Arrays in VBA

Posted: April 28, 2013 by Theodoulus in VBA
Tags: ,

What is an Array :

Usually we work with variables that store a single value or element.  But sometimes we need a variable to hold more than one value (of same data type) e.g. all student names from a class. Here, we can declare an array of variables instead of using a separate variable for each student name.

Definition :
An Array is the collection of similar type of data.

Working with Arrays:

Let’s start working with Arrays in VBA. An array needs to be declared before it can be used, like in the statement below:
        Dim arrStrNames() as String

Here, we have declared the Array but we can’t assign values to it since we have not mentioned the size (upper and lower indexes) of this Array. To fix this, we will write another line:

      ReDim arrStrNames(5)

Now this Array is ready to contain 6 elements. Shocked? Yes, this Array will contain 6 elements despite the upper bound being 5 as the number you have mentioned in parenthesis is upper index (not the number of elements). And the default lower index is 0 for Arrays in all VBA programs. So, as we have given the value 5 for upper index but not for lower index, this Array will start from 0 to 5 means 6 elements.

You can also set the lower index in your code by using the following line of code as the first line: Option Base 1

Now, if you write
Redim arrStrNames(5) Now “arrStrNames” will contain 5 elements e.g. 1 t o5.

The second way of declaring an Array is:
    Dim arrStrNames(5) as String
OR

Dim arrStrNames(1 to 5) as String

By the above line of code, you wouldn’t need to Redim the Array as you already have given the lower and upper indexes.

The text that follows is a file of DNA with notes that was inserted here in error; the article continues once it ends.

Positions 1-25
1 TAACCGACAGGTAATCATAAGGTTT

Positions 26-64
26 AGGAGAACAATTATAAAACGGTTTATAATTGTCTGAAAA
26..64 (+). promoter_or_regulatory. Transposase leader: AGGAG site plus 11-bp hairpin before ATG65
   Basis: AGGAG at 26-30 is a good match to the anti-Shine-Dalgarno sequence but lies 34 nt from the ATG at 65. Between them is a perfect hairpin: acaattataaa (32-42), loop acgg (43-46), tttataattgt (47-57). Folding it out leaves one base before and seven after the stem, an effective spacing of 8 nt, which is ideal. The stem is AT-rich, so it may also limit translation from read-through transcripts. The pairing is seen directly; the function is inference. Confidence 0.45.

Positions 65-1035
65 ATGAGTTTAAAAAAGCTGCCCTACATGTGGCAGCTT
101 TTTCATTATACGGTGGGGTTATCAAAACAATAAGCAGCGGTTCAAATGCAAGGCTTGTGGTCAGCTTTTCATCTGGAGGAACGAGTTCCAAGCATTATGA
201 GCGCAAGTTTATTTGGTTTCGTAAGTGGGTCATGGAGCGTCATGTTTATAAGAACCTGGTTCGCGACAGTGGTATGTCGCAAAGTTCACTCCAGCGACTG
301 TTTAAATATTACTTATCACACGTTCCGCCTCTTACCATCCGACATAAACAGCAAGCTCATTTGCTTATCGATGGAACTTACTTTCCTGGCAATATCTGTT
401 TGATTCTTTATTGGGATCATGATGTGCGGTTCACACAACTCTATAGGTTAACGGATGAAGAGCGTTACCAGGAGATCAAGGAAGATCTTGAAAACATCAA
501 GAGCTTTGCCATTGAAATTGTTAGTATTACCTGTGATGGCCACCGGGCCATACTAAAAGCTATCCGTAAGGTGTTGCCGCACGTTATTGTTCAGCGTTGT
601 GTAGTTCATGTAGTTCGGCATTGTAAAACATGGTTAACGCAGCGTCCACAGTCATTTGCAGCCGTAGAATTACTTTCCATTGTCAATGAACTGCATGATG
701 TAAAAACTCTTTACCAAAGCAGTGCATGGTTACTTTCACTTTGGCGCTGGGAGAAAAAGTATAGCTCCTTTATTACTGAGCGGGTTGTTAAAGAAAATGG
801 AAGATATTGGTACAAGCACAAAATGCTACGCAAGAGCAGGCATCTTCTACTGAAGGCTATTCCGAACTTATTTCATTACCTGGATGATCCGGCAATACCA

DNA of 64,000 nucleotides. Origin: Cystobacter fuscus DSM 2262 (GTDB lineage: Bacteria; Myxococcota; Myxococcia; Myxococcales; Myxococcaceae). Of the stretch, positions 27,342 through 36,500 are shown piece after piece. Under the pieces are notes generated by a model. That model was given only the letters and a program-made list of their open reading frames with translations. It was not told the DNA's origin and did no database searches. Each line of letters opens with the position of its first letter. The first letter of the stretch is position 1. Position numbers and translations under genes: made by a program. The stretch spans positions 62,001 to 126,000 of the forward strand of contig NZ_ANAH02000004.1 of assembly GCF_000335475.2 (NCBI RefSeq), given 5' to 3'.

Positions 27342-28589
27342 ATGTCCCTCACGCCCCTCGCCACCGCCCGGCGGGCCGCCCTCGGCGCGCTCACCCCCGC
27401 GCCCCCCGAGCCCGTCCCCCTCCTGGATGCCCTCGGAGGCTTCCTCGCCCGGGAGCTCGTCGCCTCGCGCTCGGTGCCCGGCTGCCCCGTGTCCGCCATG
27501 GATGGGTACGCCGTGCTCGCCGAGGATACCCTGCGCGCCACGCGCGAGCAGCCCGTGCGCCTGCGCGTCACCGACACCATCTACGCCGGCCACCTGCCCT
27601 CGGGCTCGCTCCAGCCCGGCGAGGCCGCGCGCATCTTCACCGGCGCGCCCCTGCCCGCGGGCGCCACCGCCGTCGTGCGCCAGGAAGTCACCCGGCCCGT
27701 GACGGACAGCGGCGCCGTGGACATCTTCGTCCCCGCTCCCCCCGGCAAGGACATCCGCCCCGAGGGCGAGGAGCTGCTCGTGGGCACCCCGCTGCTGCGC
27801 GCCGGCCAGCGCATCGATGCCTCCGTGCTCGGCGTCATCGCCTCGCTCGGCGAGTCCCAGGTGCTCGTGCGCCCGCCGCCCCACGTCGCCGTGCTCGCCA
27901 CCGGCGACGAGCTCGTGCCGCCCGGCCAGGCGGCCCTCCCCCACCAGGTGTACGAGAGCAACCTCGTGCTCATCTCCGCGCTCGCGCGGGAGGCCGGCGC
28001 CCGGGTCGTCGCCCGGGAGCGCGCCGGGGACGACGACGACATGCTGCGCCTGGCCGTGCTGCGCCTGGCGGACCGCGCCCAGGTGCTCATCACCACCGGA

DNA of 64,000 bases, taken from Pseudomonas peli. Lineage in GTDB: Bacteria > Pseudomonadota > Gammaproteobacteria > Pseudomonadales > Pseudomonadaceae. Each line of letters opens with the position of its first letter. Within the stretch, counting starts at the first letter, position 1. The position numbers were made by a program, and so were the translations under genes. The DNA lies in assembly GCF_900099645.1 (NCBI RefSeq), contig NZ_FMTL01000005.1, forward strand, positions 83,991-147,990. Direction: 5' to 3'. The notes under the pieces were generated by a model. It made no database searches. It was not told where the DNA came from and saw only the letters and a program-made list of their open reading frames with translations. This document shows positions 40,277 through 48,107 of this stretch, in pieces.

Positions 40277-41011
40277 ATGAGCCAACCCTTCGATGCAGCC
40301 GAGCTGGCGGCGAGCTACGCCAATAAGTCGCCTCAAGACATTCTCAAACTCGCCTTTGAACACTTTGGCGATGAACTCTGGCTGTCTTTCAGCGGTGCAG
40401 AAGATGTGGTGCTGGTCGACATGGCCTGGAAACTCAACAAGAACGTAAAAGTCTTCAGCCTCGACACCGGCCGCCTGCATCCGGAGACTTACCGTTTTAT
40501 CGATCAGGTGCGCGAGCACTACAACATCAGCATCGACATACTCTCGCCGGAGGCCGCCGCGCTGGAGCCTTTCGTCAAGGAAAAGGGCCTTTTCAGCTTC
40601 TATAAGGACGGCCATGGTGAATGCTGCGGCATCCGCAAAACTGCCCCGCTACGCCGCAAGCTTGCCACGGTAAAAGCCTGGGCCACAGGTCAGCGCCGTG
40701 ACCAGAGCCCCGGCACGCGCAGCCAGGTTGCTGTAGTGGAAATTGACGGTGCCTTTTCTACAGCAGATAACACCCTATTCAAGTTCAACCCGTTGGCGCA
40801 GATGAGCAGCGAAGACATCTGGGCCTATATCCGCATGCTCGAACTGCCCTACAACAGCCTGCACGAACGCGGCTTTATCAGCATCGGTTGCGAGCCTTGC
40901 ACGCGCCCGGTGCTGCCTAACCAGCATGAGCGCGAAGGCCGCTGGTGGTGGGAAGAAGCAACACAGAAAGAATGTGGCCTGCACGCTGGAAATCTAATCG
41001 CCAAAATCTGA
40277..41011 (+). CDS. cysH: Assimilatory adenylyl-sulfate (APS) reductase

Apart from the indexes, there is one more difference while declaring an Array. If you declare an Array like “Dim arrStr() as String”. This would be a dynamic Array. You can give the indexes anywhere in the code and change too.
But if you declare an Array as “Dim arrStrNames(1 to 5) as String”, then it would be a static Array. You can’t change the lower and upper indexes in your whole program.

Now, you are ready to play with the array. Let’s write the following lines of code into the VBA code window:

Option Explicit 
Sub Test()

    Dim lngCounter           As Long
    Dim strArrNames()        As String
    Dim lngArrMarks()        As Long

    ReDim lngArrMarks(10)
    ReDim strArrNames(10)
    For lngCounter = 0 To 9
        strArrNames(lngCounter) = Application.InputBox("Please Give the name", "Name", "Useful Gyaan")
        lngArrMarks(lngCounter) = Application.InputBox("Please Give the marks", "Marks", 100)
    Next lngCounter
    Range("A1").Resize(10, 1).Value = Application.Transpose(strArrNames)
    Range("A1").Offset(, 1).Resize(10, 1).Value = Application.Transpose(lngArrMarks)

End Sub
 

Have fun. And see you soon…………..

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